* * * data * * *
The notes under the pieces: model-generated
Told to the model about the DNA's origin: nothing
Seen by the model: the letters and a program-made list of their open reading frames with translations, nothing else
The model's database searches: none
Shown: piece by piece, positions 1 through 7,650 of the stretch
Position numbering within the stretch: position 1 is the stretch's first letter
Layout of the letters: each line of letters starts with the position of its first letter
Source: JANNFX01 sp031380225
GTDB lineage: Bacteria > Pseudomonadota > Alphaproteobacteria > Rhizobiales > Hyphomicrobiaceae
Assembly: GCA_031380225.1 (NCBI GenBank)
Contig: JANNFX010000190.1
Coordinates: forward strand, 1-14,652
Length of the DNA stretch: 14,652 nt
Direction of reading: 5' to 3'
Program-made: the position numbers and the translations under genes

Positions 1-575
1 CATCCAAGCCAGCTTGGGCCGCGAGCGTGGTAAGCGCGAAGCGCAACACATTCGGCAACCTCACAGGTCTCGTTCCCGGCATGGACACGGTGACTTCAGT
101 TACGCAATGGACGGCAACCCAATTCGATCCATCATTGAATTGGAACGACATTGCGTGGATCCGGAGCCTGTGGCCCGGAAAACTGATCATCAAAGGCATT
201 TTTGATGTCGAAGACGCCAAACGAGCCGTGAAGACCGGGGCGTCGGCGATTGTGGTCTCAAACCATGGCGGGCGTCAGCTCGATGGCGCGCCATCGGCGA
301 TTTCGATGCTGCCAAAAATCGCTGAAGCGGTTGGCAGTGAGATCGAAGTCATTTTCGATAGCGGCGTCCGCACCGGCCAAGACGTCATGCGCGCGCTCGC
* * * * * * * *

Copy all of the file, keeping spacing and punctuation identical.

The notes under the pieces: model-generated
Told to the model about the DNA's origin: nothing
Seen by the model: the letters and a program-made list of their open reading frames with translations, nothing else
The model's database searches: none
Shown: piece by piece, positions 1 through 7,650 of the stretch
Position numbering within the stretch: position 1 is the stretch's first letter
Layout of the letters: each line of letters starts with the position of its first letter
Source: JANNFX01 sp031380225
GTDB lineage: Bacteria > Pseudomonadota > Alphaproteobacteria > Rhizobiales > Hyphomicrobiaceae
Assembly: GCA_031380225.1 (NCBI GenBank)
Contig: JANNFX010000190.1
Coordinates: forward strand, 1-14,652
Length of the DNA stretch: 14,652 nt
Direction of reading: 5' to 3'
Program-made: the position numbers and the translations under genes

Positions 1-575
1 CATCCAAGCCAGCTTGGGCCGCGAGCGTGGTAAGCGCGAAGCGCAACACATTCGGCAACCTCACAGGTCTCGTTCCCGGCATGGACACGGTGACTTCAGT
101 TACGCAATGGACGGCAACCCAATTCGATCCATCATTGAATTGGAACGACATTGCGTGGATCCGGAGCCTGTGGCCCGGAAAACTGATCATCAAAGGCATT
201 TTTGATGTCGAAGACGCCAAACGAGCCGTGAAGACCGGGGCGTCGGCGATTGTGGTCTCAAACCATGGCGGGCGTCAGCTCGATGGCGCGCCATCGGCGA
301 TTTCGATGCTGCCAAAAATCGCTGAAGCGGTTGGCAGTGAGATCGAAGTCATTTTCGATAGCGGCGTCCGCACCGGCCAAGACGTCATGCGCGCGCTCGC